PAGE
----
I only really found out how intelligent he was when he got picked out of hundreds of applicants for an IT apprenticeship at Barclays Bank. He had to sit aptitude tests and then attend a whole day assessment. They had about 800 applicants and ten positions and he got through and got selected.
Unfortunately after a year the programme got scrapped and he was laid off, but then I fought tooth and nail and helped him get a place at University. I wanted to believe in him, but the truth is I always expected him to give in. He did not appear to have any motivation or work ethic, and of course I blamed myself. He did get a place at University and for the first year all appeared well, but then in the second year he just stopped going to lectures and retreated into his on-line world of computer gaming, which was his only real love in life.
He dropped out of University and had no real prospects of getting a job and he was in debt. Of course I would have bailed him out and given him money and done anything to help him as I had done hundreds of times in the past, but it seemed he had reached the end of the road. He didn’t leave me a note.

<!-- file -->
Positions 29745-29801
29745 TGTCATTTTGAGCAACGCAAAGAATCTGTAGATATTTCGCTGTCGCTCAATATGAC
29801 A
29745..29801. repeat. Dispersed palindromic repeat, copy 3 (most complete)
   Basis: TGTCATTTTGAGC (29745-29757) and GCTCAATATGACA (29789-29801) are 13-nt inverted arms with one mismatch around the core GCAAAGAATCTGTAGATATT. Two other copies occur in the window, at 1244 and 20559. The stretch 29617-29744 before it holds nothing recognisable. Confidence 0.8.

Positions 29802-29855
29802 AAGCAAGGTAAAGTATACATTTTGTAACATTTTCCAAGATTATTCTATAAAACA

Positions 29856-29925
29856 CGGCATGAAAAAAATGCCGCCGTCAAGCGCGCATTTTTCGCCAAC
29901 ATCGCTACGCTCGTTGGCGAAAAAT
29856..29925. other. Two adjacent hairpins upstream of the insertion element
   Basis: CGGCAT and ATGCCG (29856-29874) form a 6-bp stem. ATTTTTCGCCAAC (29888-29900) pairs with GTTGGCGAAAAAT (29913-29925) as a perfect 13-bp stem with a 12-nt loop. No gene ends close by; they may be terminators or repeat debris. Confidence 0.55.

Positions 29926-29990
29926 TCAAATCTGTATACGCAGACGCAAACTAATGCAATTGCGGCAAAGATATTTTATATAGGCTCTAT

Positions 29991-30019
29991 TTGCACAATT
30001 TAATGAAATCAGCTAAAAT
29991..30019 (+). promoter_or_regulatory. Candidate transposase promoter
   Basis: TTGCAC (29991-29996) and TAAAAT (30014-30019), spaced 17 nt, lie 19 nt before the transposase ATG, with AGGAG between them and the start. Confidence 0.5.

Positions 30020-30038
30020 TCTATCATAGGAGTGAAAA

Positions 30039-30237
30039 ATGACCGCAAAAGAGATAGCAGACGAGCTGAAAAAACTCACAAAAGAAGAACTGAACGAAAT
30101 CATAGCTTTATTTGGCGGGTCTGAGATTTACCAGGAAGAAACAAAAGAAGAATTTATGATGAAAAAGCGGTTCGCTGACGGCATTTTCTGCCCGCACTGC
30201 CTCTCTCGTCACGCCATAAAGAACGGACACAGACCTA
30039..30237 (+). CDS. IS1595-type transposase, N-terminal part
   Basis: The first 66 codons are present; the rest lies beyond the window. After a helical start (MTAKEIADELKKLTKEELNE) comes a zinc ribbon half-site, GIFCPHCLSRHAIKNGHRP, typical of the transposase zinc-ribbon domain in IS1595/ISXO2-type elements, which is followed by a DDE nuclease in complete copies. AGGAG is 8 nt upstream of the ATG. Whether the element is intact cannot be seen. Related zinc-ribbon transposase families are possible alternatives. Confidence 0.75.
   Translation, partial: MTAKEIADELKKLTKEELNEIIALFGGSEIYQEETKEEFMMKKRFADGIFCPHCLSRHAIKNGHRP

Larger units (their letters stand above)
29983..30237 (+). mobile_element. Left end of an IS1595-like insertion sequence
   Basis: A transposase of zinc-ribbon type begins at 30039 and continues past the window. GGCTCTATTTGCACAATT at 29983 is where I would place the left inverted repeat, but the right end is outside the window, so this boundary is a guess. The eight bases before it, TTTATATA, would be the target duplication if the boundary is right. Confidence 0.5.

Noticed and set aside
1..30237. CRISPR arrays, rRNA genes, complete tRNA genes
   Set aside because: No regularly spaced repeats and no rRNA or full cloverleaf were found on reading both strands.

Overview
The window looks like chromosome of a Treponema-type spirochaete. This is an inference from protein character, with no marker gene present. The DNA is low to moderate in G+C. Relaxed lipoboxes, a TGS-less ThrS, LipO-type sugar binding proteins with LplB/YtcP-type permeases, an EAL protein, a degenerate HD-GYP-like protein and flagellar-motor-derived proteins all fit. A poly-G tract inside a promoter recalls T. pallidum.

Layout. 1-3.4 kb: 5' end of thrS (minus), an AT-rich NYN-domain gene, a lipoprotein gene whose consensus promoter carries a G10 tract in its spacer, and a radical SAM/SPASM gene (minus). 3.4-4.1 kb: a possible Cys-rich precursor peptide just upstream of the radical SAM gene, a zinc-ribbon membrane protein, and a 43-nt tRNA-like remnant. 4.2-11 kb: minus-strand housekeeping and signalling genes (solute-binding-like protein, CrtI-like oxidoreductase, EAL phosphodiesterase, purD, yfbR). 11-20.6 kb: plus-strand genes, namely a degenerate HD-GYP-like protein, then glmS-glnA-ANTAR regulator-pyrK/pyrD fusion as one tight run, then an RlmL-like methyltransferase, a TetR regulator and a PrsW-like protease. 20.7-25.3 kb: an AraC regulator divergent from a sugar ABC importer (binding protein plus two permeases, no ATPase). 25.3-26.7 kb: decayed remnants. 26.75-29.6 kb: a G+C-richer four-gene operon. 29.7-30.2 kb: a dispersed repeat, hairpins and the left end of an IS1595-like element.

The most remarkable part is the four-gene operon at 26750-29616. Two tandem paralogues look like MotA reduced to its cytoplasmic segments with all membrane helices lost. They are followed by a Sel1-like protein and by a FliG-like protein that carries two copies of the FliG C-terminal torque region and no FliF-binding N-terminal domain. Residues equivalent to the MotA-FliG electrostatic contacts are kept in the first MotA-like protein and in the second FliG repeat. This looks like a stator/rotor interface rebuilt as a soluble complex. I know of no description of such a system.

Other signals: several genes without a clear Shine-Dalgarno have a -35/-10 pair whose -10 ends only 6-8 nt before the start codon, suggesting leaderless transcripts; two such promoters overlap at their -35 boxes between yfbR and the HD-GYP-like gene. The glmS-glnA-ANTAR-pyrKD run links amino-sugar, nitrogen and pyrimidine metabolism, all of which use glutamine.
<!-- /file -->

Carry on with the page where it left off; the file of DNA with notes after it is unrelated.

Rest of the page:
So if you compare the story of Kaitlyn, the beautiful, perfect over achiever and Toby the flawed under achiever, the only things that are the same is that they were both 23 and both meticulously planned their own deaths and even used the same method.
So I believe there was a reason I was drawn to this story this week. I needed to know that depression killed both these young people, and depression is not a symptom of achievement or upbringing, they might just as likely have both been struck down by the same strain of cancer, there is no rhyme or reason for depression. It can strike people with outwardly perfect lives and people with obvious struggles. The questions are still the same, and the impact is still the same.
I wish I had had the chance to write to Rhonda while she was alive and thank her for sharing her story and telling us about her beautiful daughter as it will help so many people. Maybe she needed to tell it before she went. I hope her family can understand that she died from the same disease as her daughter and no one is to blame. I hope they can find a way to live with two devastating losses in such a short space of time and carry on their Mom’s legacy. There are now two bright shining stars in heaven – reunited and at peace.
To find the book click here